Light up time in London at Christmas 1917 was 4.29pm, half-an-hour after sunset.

Also, in the news was a German report of the production of synthetic rubber. Another report announced new clutch and brake lining made of asbestos.

As always, there was a large classified section at the rear of journal in which it stated only 3 Rolls-Royces were for sale, 3 Mercedes, l3 Scripps-Booths, 7 Buicks, 11 Fords, 2 Delages and 9 Darracqs. It was stated that many cars had not been used in the past two years.

<< Motoring in Britain during WWI 1917; Restored Cars, Jan-Feb, 2017.

Pictures:  Day out. A British Napier …rugged. Always there. Where ever there was a war you’d find Ford.


IRON PILOT: CHARLES NUNGESSER GETS READY FOR ANOTHER MISSION. A RENOUNED ACE, NUNGESSER WAS HONOURED WITH 9 AWARDS.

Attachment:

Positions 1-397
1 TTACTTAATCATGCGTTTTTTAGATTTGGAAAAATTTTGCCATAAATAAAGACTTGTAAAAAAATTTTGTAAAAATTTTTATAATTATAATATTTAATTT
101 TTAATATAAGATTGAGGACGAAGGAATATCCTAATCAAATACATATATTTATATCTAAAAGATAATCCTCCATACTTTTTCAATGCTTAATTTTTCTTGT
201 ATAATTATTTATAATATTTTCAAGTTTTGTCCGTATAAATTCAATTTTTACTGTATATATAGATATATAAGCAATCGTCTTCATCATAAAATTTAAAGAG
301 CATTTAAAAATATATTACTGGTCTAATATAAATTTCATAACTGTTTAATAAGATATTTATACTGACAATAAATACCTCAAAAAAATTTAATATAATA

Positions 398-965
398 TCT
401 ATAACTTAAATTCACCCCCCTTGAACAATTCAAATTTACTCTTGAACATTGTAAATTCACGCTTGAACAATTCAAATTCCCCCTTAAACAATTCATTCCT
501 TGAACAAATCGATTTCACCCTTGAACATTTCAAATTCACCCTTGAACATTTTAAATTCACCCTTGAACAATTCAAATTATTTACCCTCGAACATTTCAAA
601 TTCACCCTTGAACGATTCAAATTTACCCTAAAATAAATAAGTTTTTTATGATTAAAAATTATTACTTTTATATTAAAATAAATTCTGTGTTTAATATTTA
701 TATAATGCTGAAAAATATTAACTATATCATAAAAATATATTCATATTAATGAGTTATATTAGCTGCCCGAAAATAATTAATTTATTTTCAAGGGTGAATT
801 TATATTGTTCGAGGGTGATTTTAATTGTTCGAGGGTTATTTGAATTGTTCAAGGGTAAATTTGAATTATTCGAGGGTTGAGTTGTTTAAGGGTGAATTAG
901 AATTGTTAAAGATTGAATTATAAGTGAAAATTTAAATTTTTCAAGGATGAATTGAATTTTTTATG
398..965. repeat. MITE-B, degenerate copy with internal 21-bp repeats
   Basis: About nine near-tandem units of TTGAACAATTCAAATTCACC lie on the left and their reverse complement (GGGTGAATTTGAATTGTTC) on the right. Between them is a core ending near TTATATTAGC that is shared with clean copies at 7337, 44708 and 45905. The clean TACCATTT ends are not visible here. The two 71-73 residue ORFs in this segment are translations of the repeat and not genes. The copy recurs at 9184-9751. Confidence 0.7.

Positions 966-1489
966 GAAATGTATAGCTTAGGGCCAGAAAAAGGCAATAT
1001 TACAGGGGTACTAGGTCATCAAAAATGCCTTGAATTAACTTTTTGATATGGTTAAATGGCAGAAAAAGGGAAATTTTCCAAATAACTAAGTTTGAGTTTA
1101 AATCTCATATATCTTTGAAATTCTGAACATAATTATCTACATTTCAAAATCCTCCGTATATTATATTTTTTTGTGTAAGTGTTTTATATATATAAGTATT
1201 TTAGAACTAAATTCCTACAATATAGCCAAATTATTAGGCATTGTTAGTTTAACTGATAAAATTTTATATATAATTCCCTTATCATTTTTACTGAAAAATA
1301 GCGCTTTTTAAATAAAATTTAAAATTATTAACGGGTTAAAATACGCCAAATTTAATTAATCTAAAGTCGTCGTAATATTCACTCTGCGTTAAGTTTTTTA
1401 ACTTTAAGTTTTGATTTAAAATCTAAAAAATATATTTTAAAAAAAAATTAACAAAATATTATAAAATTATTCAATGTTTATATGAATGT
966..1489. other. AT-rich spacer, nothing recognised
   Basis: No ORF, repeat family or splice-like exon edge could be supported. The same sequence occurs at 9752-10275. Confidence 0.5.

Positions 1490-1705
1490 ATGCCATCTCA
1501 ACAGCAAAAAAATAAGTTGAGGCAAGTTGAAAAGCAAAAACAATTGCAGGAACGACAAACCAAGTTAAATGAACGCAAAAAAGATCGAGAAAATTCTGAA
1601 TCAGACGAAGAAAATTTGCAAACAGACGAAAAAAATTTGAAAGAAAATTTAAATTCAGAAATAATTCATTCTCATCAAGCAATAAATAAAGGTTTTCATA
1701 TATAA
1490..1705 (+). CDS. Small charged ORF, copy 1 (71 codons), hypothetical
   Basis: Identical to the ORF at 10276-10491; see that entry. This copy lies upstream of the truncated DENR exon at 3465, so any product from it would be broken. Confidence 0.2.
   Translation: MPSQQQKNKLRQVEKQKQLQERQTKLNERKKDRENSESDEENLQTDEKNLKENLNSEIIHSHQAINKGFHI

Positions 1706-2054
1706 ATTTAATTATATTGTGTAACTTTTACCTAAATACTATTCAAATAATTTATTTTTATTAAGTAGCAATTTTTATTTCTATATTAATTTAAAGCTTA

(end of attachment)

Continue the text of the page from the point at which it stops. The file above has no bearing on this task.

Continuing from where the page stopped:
THE GREAT WAR: FIGHTING WAS FURIOUS … HE DISAPPEARED IN 1927

Adapted by FRANK MORRIS

Like Eddie Rickenbacker, there was none better the Charles Nungesser. Like Richerbacker, he was a race-car driver turner fighter pilot. He raced in South America and it was on that continent that he learned to fly.

He joined the French army in 1914 and was transferred to the French Flying Service the following year. He started out as a reconnaissance pilot, but an armed and aggressive one. In November 1915, he was transferred to a fighter squadron.

By the war’s end he had scored 45 victories, which put him third on the list of French pilots.

He flew Nieuport planes and struck terror in the hearts of his enemies by painting skull-and-crossbones designs on his aircraft. He was wounded many times during the war, both by gunfire and crashes.

DUEL CHALLENGE

One crash in 1916 broke his two legs, but he was back in the cockpit two months later.

Also, in l916, a message was dropped on Nungesser’s aerodrome challenging him to a duel; but when he flew to the assigned place at the assigned time he was ambushed by six German planes. Furious, he shot down two of the German planes, causing the other four to flee.